On the morning that I penned this column, I was sitting in traffic behind an SUV that had a Virginia license plate on it and I got to thinking about the people on and around Fort Hood. It seems like everyone is from someplace else around here. Once in awhile, I run into someone who was born and raised in Killeen by people who also were born and raised in Killeen. People who actually are from Killeen are rare.

This is a trend that is not special to Killeen/Fort Hood. Rarely is anyone in Texas actually from Texas anymore. Native Texans are about as rare as a Texan who is still a real Dallas Cowboys fan in the post-Tom Landry Dark Ages of the Dastardly Jerry Jones.

Texans started leaving Texas about the same time as the great 1970s Texas oil boom that brought so many Yankees to the state. It was a collective “there goes the neighborhood” and many Texans just up and moved out of state to get away from the New Yorkers that showed up.

Most of us went to Montana, Wyoming and Washington State. I met more Texans in Bozeman, Mont., Casper, Wyo. and Seattle, Wash. than I ever have in Texas.

Then the 1980s came, the oil market bottomed out, the (darned) Yankees left and the nice ones stayed. And our Texas culture changed again.

The move from an agrarian, rural culture to a more urban one accelerated. And everyone “hailed from” or was “a native of” anywhere but Texas.

We tease non-Texans a lot about not being from Texas. We token multi-generational, native Texans that are left love to give y’all grief about just about everything because y’all turn such a lovely shade of purple when you get mad. But the truth is that we don’t mind you coming here at all. Texans love company.

Killeen and Fort Hood are one big highway game of “spot the plate” which involves counting the out-of-state license plates on cars. Since I moved to Central Texas, I’ve seen plates from all fifty states at least three times. It’s fun to comment to passengers in my car about the fella that drove all the way from Vermont just to sit in front of us during the lunch rush from post.

I got to thinking about people being from someplace else and I remembered what it felt like to live away from the state I call home: the loneliness, the “foreign culture” feeling, the being away from friends and family, and the whole unpleasant “otherness” we experience when we’re gone from all that is familiar.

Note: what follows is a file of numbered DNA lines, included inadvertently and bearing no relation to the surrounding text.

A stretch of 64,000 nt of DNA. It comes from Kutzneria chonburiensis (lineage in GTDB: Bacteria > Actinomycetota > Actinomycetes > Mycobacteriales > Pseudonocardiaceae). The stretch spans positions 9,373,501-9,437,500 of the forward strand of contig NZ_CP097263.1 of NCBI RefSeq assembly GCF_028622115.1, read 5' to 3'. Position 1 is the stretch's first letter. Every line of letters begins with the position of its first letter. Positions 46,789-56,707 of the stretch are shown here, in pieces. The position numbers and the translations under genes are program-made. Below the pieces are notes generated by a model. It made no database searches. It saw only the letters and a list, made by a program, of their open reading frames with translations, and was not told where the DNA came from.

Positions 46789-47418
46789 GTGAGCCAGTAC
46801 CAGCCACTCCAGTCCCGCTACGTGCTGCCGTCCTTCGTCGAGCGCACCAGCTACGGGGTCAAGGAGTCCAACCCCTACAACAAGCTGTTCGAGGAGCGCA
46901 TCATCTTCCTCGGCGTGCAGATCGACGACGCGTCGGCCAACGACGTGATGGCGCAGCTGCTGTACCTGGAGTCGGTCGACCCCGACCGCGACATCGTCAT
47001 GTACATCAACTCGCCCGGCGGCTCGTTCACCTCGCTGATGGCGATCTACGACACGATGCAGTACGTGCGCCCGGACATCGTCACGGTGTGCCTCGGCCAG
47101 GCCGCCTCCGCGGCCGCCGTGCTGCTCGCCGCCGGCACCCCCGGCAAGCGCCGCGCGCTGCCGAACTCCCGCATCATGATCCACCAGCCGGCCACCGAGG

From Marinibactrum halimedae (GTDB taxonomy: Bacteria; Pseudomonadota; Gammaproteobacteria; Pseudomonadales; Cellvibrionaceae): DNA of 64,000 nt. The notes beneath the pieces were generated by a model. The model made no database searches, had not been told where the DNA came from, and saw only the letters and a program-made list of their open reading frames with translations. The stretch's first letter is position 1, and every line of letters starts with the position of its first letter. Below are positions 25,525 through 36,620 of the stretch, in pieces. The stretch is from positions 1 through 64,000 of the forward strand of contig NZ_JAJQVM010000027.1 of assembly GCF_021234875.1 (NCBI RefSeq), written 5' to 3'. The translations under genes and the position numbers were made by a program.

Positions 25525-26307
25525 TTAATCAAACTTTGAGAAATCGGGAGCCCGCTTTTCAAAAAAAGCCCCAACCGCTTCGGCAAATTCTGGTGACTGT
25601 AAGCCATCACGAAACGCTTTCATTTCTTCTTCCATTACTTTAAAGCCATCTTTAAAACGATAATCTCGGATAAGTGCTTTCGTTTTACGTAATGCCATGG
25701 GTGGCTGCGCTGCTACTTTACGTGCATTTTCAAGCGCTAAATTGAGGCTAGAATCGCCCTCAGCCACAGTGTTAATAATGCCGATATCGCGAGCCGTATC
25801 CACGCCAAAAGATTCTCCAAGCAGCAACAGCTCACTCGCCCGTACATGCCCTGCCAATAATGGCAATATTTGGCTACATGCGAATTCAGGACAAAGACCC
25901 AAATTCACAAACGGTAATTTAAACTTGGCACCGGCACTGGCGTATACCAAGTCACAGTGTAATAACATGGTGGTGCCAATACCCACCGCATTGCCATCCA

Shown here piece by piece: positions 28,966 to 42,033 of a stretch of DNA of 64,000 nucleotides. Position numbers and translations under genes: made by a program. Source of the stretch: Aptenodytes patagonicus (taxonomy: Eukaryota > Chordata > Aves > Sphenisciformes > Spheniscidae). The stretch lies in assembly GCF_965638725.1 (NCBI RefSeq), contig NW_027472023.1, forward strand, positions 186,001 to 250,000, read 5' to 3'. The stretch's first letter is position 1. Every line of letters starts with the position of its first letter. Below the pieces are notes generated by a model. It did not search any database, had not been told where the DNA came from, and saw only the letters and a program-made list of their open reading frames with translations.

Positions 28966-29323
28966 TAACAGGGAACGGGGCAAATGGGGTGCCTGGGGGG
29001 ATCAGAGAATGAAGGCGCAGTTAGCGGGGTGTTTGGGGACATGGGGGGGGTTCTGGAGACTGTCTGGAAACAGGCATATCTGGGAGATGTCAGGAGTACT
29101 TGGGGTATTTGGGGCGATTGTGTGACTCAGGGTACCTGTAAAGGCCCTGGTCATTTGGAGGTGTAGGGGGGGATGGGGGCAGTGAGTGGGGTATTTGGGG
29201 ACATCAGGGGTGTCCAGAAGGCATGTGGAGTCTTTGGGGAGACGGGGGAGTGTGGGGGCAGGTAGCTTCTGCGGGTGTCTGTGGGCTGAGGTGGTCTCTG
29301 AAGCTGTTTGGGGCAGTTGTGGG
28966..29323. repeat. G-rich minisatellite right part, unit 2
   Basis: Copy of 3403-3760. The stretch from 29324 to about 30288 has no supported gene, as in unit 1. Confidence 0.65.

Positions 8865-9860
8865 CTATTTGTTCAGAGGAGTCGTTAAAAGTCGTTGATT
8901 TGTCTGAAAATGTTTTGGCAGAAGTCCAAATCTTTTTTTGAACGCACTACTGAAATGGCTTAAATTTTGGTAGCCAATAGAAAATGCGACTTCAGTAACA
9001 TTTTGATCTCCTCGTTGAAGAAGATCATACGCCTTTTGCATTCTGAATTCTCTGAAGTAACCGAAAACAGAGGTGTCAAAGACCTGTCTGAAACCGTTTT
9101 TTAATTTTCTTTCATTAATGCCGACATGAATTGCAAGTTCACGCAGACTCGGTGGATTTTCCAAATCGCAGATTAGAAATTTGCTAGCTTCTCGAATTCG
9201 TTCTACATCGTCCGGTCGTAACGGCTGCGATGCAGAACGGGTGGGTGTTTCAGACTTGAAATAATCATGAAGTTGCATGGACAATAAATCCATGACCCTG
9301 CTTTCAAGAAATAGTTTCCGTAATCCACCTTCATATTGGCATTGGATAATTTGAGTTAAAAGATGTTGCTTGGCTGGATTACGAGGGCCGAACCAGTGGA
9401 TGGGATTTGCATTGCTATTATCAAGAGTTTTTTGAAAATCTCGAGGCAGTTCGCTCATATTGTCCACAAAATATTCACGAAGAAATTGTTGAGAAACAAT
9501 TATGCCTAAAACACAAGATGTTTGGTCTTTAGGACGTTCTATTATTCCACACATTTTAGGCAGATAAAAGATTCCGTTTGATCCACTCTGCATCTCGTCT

Moving is never fun. Moving in the Army is constant. While I’ve never been in the Army or married to an active duty Soldier, I get what you must be feeling. So when I’m driving in Central Texas traffic, I try to cut the “foreigners” some slack and drive Texas friendly. Even when the young man from Illinois cut me off in traffic and shot me the single-finger salute for reasons known only to him, I smiled and waved and said, “One day kid, you’ll be older and wiser because somebody in a Texas Department of Public Safety vehicle will teach you some good ol’ Texas manners.”

Obscene gestures in Texas will get you arrested, especially if you do it in the direction of Texas law enforcement, so y’all keep your birds cooped for your own safety.

Sitting in traffic behind “Virginia,” I spotted a bumper sticker proudly announcing a member of the Copperas Cove High School Senior Class of 2013. I wondered about that high school student and the friends in Virginia he or she left behind. I wonder about how she or he took the news about moving. And my heart sank a little. It couldn’t have been good.

Sometimes I hear folks say, “I hate Texas!” and that hurts my heart. I’m pretty sure it’s not Texas that they hate, but the fact that they loved where they were before. I understand that.

There is an old Southern tradition of taking your neighbors a casserole or a pie whenever there is a life-changing event in their lives. As Paula Deen once said in a radio interview I heard awhile back, “If someone gets married, you take ‘em a pie. If someone has a baby, you take ‘em a pie. If someone dies, you take the family a pie. If you have new neighbors, you take ‘em a pie. Nothing says love like bringing someone a gift that required your time and effort to make.”

Miss Paula is right.

The way I have it figured, we got about upteen-thousand folks moving into and out of the Great Place in any given year. I can’t make 26,000 casseroles, but I can share one recipe. I hope you enjoy it; it’s good for a church supper, potluck or as a make-ahead meal for a football game. Welcome to Texas, enjoy the casserole and if you have a question about Texas or Texans, please shoot me an email at ( Your question just might end up a topic in this column.

This is one of my favorite casseroles and one I learned to make from Southern Living magazine after moving to Salado, about 125 miles from friends and 185 miles from my family. Just making it brought me a lot of comfort. I hope y’all enjoy it too.

Caramelized Onion Macaroni and Cheese

1 (8-ounce) package large elbow macaroni

2 tablespoons butter

2 large onions, halved and thinly sliced

1 teaspoon sugar

1 (16-ounce) block white Cheddar cheese, shredded

1 cup (4 ounces) shredded Parmesan cheese

32 saltine crackers, finely crushed and divided

6 large eggs

4 cups milk

1 teaspoon salt

1/2 teaspoon pepper

2 tablespoons butter, melted

1/2 cup chopped pecans (optional)

Prepare macaroni according to package directions; set aside.

Melt 2 tablespoons butter in a large skillet over medium-high heat. Add sliced onions and 1 teaspoon sugar. Cook, stirring often, 15 to 20 minutes or until onions are caramel colored.

Layer half each of cooked macaroni, onions, cheeses, and cracker crumbs in a lightly greased 13- x 9-inch baking dish. Layer with remaining macaroni, onions, and cheeses.

Whisk together eggs and next 3 ingredients; pour over macaroni mixture.